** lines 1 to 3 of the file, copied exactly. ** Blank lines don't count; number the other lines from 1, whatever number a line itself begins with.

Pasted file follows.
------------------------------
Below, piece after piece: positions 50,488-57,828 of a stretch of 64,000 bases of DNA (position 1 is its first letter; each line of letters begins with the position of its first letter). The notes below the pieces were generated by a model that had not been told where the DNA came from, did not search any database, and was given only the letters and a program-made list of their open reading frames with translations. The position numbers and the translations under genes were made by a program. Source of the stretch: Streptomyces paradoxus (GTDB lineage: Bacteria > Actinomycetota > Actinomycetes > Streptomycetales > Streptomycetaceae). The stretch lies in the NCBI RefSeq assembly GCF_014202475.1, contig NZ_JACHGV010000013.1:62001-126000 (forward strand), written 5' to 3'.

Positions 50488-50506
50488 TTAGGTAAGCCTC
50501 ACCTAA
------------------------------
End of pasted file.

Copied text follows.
Below, piece after piece: positions 50,488-57,828 of a stretch of 64,000 bases of DNA (position 1 is its first letter; each line of letters begins with the position of its first letter). The notes below the pieces were generated by a model that had not been told where the DNA came from, did not search any database, and was given only the letters and a program-made list of their open reading frames with translations. The position numbers and the translations under genes were made by a program. Source of the stretch: Streptomyces paradoxus (GTDB lineage: Bacteria > Actinomycetota > Actinomycetes > Streptomycetales > Streptomycetaceae). The stretch lies in the NCBI RefSeq assembly GCF_014202475.1, contig NZ_JACHGV010000013.1:62001-126000 (forward strand), written 5' to 3'.

Positions 50488-50506
50488 TTAGGTAAGCCTC